MSE Virtual Seminar: Peter Abbamonte, University of Illinois at Urbana Champaign
Measuring the charge dynamics in quantum materials with low-energy electron scattering
University of Illinois, Urbana, IL, USA
Nearly everything we know about quantum materials comes from spectroscopy experiments that measure electron dynamics at the energy scale of millielectron volts (meV). Some of the most successful techniques are angle-resolved photoemission (ARPES), scanning tunneling microscopy (STM), and inelastic neutron scattering (INS). The first two techniques measure the quantum dynamics of individual electrons, notably the energy band structure. The third measures the spin collective modes, notably the magnon excitations that define the magnetization dynamics of a material. Together, these methods form the foundation for progress in quantum materials in the 21st century.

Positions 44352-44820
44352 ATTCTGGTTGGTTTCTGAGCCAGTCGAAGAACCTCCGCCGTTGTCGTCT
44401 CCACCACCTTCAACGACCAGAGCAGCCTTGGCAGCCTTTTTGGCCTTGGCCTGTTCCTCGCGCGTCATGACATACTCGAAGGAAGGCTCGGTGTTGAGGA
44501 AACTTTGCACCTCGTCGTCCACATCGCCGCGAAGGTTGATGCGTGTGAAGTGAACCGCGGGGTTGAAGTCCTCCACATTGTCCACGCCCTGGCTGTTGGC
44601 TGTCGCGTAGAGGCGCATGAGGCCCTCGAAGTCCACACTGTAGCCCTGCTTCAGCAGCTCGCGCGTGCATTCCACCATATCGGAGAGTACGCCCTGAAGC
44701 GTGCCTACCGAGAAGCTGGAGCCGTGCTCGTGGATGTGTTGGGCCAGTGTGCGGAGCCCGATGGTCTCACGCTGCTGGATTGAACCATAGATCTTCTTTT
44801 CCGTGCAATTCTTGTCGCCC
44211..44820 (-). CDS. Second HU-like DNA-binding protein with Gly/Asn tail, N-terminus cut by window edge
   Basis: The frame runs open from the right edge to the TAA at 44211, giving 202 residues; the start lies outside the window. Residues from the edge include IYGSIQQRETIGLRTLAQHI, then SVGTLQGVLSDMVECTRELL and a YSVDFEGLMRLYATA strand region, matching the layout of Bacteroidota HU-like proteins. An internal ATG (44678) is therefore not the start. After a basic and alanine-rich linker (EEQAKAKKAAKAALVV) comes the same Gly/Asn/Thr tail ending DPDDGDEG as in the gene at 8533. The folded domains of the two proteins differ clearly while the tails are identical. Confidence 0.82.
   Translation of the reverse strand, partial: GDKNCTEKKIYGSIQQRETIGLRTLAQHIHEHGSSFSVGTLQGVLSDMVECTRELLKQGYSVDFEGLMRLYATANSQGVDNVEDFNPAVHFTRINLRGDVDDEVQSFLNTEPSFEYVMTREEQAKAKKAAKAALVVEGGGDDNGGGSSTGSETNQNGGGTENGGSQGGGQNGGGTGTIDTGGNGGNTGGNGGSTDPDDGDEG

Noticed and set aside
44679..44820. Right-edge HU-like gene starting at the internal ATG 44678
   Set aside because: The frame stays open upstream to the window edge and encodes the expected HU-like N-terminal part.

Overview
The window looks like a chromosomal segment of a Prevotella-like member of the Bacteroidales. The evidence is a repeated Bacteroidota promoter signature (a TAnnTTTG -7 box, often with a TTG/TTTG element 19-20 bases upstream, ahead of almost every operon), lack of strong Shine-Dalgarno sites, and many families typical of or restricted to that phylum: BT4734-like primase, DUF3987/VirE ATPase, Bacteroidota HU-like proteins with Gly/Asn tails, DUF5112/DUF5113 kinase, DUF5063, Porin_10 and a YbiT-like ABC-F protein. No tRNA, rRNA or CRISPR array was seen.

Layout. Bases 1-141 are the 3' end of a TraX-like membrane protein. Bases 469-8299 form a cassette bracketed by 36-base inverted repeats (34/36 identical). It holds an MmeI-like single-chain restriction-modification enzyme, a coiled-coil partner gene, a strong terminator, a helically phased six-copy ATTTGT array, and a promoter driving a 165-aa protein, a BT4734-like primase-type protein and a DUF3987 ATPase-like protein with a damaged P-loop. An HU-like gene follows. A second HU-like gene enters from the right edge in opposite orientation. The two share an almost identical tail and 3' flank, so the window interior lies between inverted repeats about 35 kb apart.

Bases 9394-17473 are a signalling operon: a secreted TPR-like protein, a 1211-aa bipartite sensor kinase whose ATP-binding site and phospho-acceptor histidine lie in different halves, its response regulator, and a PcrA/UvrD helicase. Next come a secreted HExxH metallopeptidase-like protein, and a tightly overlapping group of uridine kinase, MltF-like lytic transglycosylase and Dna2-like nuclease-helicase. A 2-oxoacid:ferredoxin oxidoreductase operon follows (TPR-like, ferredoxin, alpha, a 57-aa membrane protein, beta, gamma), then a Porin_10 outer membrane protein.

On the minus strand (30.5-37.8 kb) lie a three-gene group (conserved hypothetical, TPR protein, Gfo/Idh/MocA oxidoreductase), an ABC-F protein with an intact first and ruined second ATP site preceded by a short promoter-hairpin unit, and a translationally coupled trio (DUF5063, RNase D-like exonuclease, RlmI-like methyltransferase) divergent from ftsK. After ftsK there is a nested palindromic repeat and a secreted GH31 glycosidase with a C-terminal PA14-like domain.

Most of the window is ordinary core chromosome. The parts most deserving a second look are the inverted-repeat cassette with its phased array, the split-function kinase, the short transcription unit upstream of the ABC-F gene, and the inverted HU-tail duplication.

Strangely, there has never been an equivalent probe of the charge collective modes. These include well-known excitations like plasmons, phonons, and excitons, as well as more exotic bosons such as axion and Higgs particles. In this talk, I will describe our group’s efforts to measure charge collective modes in quantum materials using momentum-resolved electron energy-loss spectroscopy (M-EELS), which provides energy and momentum resolution comparable to ARPES and INS techniques. I will highlight our biggest successes so far, which include demonstration of a Bose condensate of excitons in TiSe2, as well as and a quantized dynamic charge response in the “strange metals” Bi2Sr2CaCu2O8+x and Sr2RuO4. I will close by discussing prospects for the future.
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